In today's On the News segment: Violent protests following Egyptian coup have killed dozens and injured over 1,000, and more.
Thom Hartmann here – on the news...
You need to know this. In the days since the Egyptian military removed Mohamed Morsi from his presidency, violent protests have continued in that nation. Dozens have been killed and more than one thousand people have been injured as pro-Morsi protesters clashed with those cheering the military's actions. Last week, the head of Egypt's constitutional court, Adly Mahmud Mansour, was sworn in as that nation's interim leader. Mansour has promised to hold elections soon, but it has done little to calm the massive protests in Cairo and other cities. And his first attempt at appointing an interim prime minister – Mohamed Elbaradei – was unsuccessful, as ultraconservative groups objected to the pro-reform leader. The intense, ongoing fighting paints a clear picture of the need for a political solution, and it has leaders in the U.S. and the E.U. looking on with increasing alarm. Here at home, lawmakers disagree on whether or not the Egyptian military staged a coup in ousting President Morsi, and whether financial aid should be suspended to that nation. In an interview on CBS's "Face The Nation," Senator John McCain declared that the Egyptian military had, in fact, staged a coup, and said, "Reluctantly, I believe that we have to suspend aid, until such time as there is a new constitution and a free and fair election." However, on NBC's "Meet The Press", Senate Foreign Relations Chair Robert Menendez said that aid should be used as leverage to push for a swift transition to civilian government. He said, "This is an opportunity to have a pause, and say to the Egyptians, you have an opportunity to come together." The road ahead for Egypt is far from certain, and there is intense pressure on interim leaders to reign in the violent protests, which appear to be intensifying. Regardless of international pressure, it appears that Egyptians are not ready to end this fight yet. Stay tuned.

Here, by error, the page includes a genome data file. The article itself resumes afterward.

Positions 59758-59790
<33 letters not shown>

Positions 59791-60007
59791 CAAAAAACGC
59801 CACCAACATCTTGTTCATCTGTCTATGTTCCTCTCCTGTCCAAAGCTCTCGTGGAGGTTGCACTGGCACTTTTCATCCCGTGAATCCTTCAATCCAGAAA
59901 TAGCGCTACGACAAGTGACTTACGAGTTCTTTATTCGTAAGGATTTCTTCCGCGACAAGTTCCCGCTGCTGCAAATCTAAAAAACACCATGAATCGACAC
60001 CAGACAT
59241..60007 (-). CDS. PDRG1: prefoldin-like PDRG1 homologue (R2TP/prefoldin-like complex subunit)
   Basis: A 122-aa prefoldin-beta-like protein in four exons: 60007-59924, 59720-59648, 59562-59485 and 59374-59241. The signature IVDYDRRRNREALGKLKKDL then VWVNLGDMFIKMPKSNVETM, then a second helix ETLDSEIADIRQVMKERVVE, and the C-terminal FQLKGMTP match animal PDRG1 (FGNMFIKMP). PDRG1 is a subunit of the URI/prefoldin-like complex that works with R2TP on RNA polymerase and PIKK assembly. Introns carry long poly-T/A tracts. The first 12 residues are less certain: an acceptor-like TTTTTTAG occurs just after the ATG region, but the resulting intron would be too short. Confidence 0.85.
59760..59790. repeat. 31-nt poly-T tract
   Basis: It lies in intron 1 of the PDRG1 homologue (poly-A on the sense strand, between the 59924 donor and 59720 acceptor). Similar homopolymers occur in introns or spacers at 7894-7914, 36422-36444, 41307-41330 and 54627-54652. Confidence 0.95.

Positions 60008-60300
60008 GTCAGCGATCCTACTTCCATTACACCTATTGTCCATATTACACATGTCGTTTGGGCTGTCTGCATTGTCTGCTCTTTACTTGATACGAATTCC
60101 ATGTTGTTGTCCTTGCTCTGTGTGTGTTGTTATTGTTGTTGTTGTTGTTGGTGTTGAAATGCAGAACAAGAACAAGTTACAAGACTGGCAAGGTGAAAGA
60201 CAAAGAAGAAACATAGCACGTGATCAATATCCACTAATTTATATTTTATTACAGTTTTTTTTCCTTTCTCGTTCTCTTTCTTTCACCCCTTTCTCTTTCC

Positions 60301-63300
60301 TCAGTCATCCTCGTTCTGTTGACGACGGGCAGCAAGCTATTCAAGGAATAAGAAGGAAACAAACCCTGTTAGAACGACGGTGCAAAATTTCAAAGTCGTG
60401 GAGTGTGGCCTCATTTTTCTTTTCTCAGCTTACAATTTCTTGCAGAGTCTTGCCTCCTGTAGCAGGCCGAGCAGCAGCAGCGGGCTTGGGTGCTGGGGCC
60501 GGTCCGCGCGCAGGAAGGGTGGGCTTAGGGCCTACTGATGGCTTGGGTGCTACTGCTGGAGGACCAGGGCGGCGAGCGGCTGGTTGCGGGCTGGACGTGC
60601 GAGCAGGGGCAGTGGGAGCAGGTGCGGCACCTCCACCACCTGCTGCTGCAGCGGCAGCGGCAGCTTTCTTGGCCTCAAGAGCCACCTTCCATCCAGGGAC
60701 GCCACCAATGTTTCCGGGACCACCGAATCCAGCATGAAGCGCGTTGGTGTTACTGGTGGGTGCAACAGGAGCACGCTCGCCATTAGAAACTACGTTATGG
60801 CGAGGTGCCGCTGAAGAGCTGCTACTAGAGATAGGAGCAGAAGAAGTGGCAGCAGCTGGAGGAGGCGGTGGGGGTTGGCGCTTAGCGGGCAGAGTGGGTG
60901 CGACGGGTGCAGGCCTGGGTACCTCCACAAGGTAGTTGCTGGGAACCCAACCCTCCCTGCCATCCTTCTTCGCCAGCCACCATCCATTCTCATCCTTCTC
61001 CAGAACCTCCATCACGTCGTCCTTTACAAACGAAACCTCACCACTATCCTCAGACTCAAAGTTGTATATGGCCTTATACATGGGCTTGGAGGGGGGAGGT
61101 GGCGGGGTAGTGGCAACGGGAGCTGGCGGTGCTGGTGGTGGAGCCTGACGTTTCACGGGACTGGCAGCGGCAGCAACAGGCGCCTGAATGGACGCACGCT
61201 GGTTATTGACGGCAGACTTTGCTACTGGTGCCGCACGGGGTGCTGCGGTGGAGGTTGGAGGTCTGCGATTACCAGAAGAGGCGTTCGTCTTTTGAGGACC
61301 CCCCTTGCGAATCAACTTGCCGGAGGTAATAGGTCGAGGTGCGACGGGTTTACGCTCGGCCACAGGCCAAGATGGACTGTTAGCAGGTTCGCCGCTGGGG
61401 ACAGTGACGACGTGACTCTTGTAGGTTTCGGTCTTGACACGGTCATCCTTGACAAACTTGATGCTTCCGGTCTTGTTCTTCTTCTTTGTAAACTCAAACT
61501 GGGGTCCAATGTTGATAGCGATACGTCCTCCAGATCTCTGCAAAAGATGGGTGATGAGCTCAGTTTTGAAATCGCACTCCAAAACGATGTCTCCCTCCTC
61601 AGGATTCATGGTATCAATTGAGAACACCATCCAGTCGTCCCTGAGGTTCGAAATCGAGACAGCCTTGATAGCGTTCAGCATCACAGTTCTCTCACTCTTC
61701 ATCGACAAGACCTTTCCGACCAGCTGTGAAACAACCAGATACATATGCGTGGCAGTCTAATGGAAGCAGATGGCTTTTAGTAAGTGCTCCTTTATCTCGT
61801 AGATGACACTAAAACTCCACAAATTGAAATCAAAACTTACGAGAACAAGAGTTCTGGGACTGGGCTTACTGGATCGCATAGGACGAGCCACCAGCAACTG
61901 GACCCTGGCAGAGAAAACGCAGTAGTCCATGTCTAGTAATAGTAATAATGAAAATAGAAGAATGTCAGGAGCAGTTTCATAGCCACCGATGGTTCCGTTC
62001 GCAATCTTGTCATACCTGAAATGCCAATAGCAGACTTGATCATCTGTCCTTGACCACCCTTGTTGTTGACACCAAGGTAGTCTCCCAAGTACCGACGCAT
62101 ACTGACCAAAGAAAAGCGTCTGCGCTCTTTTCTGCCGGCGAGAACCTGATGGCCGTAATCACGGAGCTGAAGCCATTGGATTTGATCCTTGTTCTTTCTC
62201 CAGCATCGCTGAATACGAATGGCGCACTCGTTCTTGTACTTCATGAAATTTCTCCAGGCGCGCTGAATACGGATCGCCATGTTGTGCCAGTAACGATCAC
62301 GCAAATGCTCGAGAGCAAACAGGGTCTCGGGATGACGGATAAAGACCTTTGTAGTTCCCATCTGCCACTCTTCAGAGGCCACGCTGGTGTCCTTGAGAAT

In screwed news... Republicans are planning to hold our nation hostage again. In an interview with the National Journal, Representative Rob Woodall said the GOP will demand even more spending cuts to prevent our nation from defaulting on its debts. The House Republicans have moved away from their previous "dollar-for-dollar" debt ceiling strategy, and will instead force President Obama to choose which vital programs will be slashed. According to the Journal, President Obama will have to cut big for a long-term debt ceiling deal – like turning Medicare into a voucher program. For a medium-range plan, Republicans say they will make the President agree to cut food stamps or Medicaid. Even for another short-term solution, the GOP will try to force President Obama to increase the eligibility age for Social Security. The Treasury Department has not yet announced when our nation will reach the current debt ceiling, but Republicans have already laid out their plan. The GOP will hold our nation hostage, and then blame the President for the pain and suffering Americans feel as a result.